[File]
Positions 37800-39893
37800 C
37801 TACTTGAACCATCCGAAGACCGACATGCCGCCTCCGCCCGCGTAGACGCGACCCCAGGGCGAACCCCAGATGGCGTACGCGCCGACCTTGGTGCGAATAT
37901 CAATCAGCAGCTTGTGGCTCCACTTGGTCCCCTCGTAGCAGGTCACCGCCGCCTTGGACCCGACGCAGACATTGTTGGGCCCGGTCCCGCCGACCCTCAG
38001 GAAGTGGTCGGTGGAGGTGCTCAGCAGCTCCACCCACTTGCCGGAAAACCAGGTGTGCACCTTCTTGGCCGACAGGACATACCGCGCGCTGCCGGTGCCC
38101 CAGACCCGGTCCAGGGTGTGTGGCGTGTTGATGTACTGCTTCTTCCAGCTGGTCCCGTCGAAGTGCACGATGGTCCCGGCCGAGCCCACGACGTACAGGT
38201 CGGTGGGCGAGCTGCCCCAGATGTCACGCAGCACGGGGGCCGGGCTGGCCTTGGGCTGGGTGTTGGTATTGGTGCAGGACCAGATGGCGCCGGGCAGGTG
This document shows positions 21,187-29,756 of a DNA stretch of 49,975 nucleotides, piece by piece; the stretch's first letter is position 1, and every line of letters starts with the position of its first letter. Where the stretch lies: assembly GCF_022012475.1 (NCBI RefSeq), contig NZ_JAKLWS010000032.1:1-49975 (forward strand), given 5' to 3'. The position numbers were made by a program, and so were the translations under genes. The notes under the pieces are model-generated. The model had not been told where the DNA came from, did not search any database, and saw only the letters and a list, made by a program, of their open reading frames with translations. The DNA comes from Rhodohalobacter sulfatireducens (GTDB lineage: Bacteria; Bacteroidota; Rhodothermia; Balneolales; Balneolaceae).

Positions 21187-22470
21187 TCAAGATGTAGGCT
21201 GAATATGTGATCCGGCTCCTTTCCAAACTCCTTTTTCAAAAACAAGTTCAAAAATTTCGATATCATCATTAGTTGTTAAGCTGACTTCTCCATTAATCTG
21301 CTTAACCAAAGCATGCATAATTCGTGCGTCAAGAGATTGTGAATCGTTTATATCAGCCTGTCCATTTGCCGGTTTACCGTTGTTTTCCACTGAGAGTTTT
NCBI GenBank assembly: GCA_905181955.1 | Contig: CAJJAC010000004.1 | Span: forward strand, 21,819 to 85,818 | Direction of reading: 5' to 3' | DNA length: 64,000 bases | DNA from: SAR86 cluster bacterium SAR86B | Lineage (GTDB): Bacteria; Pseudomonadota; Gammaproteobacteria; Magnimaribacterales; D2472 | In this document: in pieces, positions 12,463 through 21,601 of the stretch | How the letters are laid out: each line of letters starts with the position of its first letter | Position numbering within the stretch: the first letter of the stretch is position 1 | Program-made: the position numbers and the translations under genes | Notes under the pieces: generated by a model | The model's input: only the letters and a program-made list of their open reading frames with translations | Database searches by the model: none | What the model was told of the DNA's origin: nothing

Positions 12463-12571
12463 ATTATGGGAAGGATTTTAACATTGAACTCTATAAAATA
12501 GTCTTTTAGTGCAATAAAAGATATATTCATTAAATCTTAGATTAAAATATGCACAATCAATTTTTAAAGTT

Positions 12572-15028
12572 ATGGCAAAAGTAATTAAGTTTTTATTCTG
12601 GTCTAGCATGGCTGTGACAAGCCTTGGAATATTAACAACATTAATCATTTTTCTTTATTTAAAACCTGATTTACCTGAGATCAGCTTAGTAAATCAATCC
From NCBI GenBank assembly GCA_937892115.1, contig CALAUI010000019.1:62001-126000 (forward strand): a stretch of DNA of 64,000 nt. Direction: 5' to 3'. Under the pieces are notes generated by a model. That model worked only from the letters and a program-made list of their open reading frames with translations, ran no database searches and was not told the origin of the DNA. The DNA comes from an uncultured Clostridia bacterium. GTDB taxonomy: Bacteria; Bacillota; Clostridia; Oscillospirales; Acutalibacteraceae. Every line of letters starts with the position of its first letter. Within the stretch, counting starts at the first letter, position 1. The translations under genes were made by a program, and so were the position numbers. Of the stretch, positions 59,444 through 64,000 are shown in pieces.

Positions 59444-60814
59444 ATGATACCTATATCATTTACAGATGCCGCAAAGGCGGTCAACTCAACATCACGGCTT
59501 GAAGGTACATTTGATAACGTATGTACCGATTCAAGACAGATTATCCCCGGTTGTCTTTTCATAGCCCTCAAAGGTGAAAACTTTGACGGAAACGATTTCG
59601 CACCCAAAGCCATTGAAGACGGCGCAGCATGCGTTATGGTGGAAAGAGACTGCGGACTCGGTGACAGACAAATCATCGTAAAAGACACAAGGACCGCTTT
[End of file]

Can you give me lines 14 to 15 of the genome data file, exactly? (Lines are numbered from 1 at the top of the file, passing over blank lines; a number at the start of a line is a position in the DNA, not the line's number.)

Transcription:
Positions 12463-12571
12463 ATTATGGGAAGGATTTTAACATTGAACTCTATAAAATA